These 7 famous scousers definitely deserve their own movies…
As we’re all well aware, Liverpool has had it’s fair share of trailblazers and trendsetters. From John, Paul, George and Ringo, Bill and Bob, Dixie and Stevie there’s no shortage of star-power coming from the illustrious city we call home. But with Liverpool becoming more affiliated with Hollywood by the day – over the past few years Fantastic Beasts and Where to Find Them, Captain America and The Dark Knight all shot in Liverpool – we think it’s time that some of our own visit the silver screen.
Here’s 8 Scousers we think deserve their own movies:
There’s plenty of great athletes from Liverpool. Right now we’ve got Chris Fishgold and Paddy Pimblett lighting up the world of mixed martial arts. But for a great dramatic and action packed adventure look no further than Robert Edward Brooks, better known by his ring name Robbie Brookside (left). The best export we have to offer when it comes to the world of stars and spandex, Robbie wrestled all over the world only to have his in ring career tragically cut short due to injury. Think 2008’s The Wrestler, with better accents.
A pioneer for avant-garde Punk Cinema, Alex Cox provided the spark for new independent filmmaking in the 80s. After his meteoric rise with Sid and Nancy, Cox saw himself being eyed to direct Fear and Loathing in Las Vegas starring Johnny Depp, before an argument with writer Hunter S. Thompson saw him kicked off the project. Further arguments with Universal Studios brought Cox back to his independent roots. Ironically, Cox would be a perfect director to lense his own punk-rock biopic.
Major General Ernest Wright Alexander was a British Army officer hailing from Liverpool and a recipient of the Victoria Cross for his services in the First World War. The Victoria Cross is the highest award for gallantry in the face of the enemy that can be awarded to British and Commonwealth forces. Battling against overwhelming odds, Alexander personally saved lives during the battle of Elouges, Belgium on August 24th 1914. Maybe Spielberg could give him the Saving Private Ryan treatment?
Hannah Lightbody’s story would effortlessly fit into 2017 cinema, a free thinking liberal woman that advocated education and prosperity reform for the poor. Quite simply ahead of her time and in times such as these, a buoy of hope would go a long way. A humanitarian who introduced education, healthcare and music to her husband’s textile mills, perhaps Ken Loach could direct a sequel to I, Daniel Blake? I, Hannah Lightbody.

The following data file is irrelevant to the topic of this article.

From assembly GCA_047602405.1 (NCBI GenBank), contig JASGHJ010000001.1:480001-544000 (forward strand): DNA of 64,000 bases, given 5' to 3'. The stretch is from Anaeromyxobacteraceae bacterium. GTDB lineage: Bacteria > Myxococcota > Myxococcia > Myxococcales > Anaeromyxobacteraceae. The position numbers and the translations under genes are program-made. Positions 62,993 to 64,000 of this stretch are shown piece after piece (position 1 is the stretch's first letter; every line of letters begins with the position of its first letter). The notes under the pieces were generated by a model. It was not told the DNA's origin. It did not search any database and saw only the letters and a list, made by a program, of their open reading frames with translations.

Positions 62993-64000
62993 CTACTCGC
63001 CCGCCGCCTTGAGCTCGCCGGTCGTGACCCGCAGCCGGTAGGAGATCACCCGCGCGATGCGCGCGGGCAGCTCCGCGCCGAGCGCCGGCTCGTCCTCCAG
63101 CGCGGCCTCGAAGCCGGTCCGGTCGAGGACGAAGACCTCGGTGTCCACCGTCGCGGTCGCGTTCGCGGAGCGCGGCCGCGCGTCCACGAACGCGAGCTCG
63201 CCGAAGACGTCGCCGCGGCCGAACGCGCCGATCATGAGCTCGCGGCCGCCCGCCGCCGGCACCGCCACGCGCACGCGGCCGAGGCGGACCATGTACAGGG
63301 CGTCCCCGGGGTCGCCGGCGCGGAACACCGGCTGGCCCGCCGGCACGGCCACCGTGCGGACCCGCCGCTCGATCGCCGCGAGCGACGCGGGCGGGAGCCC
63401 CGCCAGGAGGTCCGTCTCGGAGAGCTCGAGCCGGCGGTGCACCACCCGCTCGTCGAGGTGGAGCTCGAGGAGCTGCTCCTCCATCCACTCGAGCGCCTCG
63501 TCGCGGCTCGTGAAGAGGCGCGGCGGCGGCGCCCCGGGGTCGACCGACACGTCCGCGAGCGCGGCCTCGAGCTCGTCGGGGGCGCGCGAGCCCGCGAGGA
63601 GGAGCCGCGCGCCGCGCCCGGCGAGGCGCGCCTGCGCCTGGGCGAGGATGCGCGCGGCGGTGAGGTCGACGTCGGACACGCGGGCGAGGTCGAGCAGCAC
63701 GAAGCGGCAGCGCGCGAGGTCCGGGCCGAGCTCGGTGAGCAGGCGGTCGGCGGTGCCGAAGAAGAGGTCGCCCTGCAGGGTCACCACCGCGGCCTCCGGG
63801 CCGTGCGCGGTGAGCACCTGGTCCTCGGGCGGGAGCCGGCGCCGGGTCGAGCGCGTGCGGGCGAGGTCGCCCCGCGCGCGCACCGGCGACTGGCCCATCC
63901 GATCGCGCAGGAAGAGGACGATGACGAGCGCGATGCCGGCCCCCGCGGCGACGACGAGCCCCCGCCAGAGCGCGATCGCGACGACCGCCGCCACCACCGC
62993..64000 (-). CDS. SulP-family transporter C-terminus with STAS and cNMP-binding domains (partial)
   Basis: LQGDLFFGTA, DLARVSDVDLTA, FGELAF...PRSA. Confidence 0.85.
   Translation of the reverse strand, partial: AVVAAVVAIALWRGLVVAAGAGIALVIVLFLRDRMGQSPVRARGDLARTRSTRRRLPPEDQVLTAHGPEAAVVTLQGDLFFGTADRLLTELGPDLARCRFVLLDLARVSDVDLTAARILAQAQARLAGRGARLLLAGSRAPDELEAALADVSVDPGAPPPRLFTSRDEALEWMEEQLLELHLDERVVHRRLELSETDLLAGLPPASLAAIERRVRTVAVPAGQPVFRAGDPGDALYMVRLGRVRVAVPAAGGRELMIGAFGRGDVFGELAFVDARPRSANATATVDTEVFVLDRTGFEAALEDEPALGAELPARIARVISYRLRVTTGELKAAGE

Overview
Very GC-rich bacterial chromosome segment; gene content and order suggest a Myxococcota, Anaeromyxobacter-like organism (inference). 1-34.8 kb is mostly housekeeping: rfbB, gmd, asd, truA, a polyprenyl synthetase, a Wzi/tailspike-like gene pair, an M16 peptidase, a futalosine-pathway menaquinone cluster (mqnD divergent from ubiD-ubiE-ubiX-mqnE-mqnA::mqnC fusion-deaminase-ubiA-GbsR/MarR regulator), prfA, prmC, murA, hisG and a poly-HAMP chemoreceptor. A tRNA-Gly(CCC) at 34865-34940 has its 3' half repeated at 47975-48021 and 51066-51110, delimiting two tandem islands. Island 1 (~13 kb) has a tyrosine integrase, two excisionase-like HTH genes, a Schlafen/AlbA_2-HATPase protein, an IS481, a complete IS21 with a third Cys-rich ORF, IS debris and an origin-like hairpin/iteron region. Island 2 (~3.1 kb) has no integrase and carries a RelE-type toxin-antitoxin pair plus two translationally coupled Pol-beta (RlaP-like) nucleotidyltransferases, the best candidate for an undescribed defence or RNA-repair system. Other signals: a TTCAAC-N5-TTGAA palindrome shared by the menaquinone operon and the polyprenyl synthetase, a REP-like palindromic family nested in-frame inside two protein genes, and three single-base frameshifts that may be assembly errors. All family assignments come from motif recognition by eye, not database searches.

The first black mayor of London, John Archer had a father from Barbados and a mother of Irish descent growing up in Liverpool. A delegate of the Progressive Party, Archer emerged subjugator at the start of the 20th Century to illustrate a celebrated juncture for people of African descent in the UK. He went on to successfully campaign for equal rights throughout his career.
The life and times of William Roscoe was quite a story, mastering crafts including lawyer, historian, banke and MP. He is remembered best – and most importantly – for being an early abolitionist of the slave trade. A hugely celebrated reformist who had all the materials to be a celebrated Scorsese character, Wolf of Wall Street but respectable. The Liberal of Hardman Street?
Born and bred in Tockie, Douglas Pomford or ‘Duggie’ served in the armed forces during World War II. With a story that would put Arnie and Sly Stallone to shame, Duggie was not only a champion boxer but also a founding member of the Special Boat Unit. After his time in the army where he infiltrated Nazi camps barehanded (seriously), Duggie retired back to life in Liverpool where he set up The ABC Golden Gloves Boxing Club in Toxteth.